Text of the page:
‘Hamptons’ Rich In Comedy, Humanity
“Last Summer in the Hamptons” is not only Henry Jaglom’s best film, it’s his best film by such a margin that all the others seem preliminary stops on the way to it.
I’ve run hot and cold on Jaglom’s work. At their worst (“Venice, Venice”), the movies seem tiresomely self-indulgent. At their best (“Happy New Year,” “Babyfever,” “Can She Bake a Cherry Pie?”), they seem serendipitous.
Although “Last Summer in the Hamptons” is about a summer house full of theater people who often seem to be reflexively playing to an audience, their snatches of conversation seem mostly spontaneous and revelatory - overheard, not declaimed. In the closing credits, Jaglom genuflects to Renoir, Joyce and Chekhov. What’s remarkable is that they actually seem to hover over the film like guardian angels.
Another spirit permeates it, too. It’s that of Viveca Lindfors. In a piece of inspired casting, she plays the theatrical family’s matriarch, who bought the place years ago with what she airily refers to as Hollywood money. It’s been years since she has worked in Hollywood; she returned to the stage and later became a famous teacher.
Jaglom, who wrote the script with his wife, actress Victoria Foyt, deftly interweaves Lindfors’ bio and that of the character she’s playing. It’s fun to watch Lindfors watching clips of her own actual Hollywood films and commenting. And the fact that her character now must sell the house because she no longer can afford to keep it makes “Hamptons” echo Chekhov’s “Cherry Orchard.”
Lindfors’ final bow in the movie, concluding the show her students present each summer, became the real thing. Shortly after filming was completed, Lindfors died on tour performing Strindberg in her native Sweden. A better swan song no actress could ask. She must have been aware of the way the film taps into Jean Renoir’s country-weekend classic, “The Rules of the Game.”
What makes “Last Summer in the Hamptons” so satisfying, however, is not that it echoes masterpieces (even if it finally does not match their stature), but that it’s permeated with the same kind of generosity. Like Chekhov’s and Renoir’s characters, these are silly people, but the human comedy in which their drives and needs enmesh them is glorious.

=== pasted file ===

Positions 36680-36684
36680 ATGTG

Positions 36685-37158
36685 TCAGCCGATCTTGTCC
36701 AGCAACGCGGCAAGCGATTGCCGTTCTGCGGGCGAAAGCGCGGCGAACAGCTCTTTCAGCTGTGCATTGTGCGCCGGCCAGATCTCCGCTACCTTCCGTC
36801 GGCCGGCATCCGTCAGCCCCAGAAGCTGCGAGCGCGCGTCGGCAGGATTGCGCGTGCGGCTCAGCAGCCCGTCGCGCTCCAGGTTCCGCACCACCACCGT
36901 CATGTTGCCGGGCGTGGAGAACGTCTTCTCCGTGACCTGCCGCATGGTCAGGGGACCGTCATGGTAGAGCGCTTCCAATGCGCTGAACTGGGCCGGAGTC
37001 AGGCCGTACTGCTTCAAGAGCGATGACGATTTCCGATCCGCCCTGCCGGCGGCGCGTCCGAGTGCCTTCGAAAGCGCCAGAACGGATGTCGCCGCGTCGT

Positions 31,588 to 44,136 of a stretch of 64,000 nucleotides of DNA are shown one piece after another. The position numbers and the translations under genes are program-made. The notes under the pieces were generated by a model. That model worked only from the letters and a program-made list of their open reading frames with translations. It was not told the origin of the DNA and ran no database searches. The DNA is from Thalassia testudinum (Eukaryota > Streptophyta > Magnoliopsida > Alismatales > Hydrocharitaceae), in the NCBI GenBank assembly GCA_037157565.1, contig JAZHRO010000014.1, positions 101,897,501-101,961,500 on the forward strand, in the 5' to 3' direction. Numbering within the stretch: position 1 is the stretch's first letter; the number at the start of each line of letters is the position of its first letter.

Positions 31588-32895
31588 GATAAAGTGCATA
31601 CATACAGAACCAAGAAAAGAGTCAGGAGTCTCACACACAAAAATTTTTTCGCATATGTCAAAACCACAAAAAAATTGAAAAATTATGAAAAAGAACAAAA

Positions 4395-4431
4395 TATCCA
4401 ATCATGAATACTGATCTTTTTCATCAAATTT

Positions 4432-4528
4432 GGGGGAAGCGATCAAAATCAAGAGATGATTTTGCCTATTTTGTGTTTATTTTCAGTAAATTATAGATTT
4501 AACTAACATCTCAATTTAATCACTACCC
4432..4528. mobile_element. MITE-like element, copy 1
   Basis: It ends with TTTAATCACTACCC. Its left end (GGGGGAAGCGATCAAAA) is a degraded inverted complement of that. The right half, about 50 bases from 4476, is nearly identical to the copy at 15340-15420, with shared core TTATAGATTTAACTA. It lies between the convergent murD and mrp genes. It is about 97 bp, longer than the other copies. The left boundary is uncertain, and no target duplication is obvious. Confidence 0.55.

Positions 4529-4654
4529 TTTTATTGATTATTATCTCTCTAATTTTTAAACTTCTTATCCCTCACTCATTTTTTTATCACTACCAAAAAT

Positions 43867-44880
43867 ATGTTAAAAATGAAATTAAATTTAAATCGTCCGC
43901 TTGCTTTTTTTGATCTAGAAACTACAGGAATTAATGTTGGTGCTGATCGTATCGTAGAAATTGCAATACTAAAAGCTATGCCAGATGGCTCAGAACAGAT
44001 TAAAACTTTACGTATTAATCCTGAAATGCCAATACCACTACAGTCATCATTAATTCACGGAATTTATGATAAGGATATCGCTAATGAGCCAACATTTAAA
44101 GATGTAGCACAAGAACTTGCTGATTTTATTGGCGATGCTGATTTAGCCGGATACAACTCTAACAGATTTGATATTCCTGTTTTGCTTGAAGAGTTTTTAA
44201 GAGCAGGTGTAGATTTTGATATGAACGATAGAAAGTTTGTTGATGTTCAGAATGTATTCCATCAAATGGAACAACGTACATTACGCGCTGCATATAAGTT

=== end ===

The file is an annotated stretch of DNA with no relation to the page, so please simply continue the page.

Nor do the resonances end there. The film’s promising young playwright - on whose new script everyone has designs - represents another piece of imaginative casting. Real-life playwright Jon Robin Baitz makes an acting debut that’s affecting and assured as his wary intelligence and knowledge of his family’s tricks keep him a step ahead of them. He’s most touching in his tenderness toward the unhappy sister incestuously attracted to him, Melissa Leo. His vain, insecure actor uncle, played by Ron Rifkin, is funniest when he tries to sound as if he’s got a lock on one of the roles and instead seems more shaky than ever. And Nick Gregory is amusing as a good-looking stud trying to hustle his way into the cast.
Then there’s Andre Gregory, as a skirt-chasing director who also happens to be the playwright’s father, bringing to the table a network of associations from his radiant “Vanya on 42nd Street.” Brooke Smith, that film’s haunting Sonia, amusingly turns up as an actress throwing herself into exercises involving the imitation of animals.
“Hamptons” regenerates the vulnerabilities, insecurities and transparent defenses of actors that were so heart-piercing a part of the mix in “Vanya.” The rare ability of “Hamptons” to make an audience feel it’s inside a community of actors is bolstered by the presence of Roddy McDowall and Roscoe Lee Browne as old colleagues of Lindfors’ character.
“Last Summer in the Hamptons” isn’t perfect; it leaves a few of the characters dramatically stranded as it zeroes in on the ones it considers most important. But it’s miles richer than the great majority of what’s out there, and some of its convergences are wonderful. The humane comedy in “Last Summer in the Hamptons” is easy to love.
MEMO: This sidebar appeared with the story: “Last Summer In The Hamptons” Locations: Magic Lantern Cinemas Credits: directed by Henry Jaglom; starring Victoria Foyt, Viveca Lindfors, Jon Robin Baitz, Savannah Boucher, Roscoe Lee Browne, Andre Gregory, Roddy McDowall and Martha Plimpton. Running time: 1:50 Rating: PG
This sidebar appeared with the story: “Last Summer In The Hamptons” Locations: Magic Lantern Cinemas Credits: directed by Henry Jaglom; starring Victoria Foyt, Viveca Lindfors, Jon Robin Baitz, Savannah Boucher, Roscoe Lee Browne, Andre Gregory, Roddy McDowall and Martha Plimpton. Running time: 1:50 Rating: PG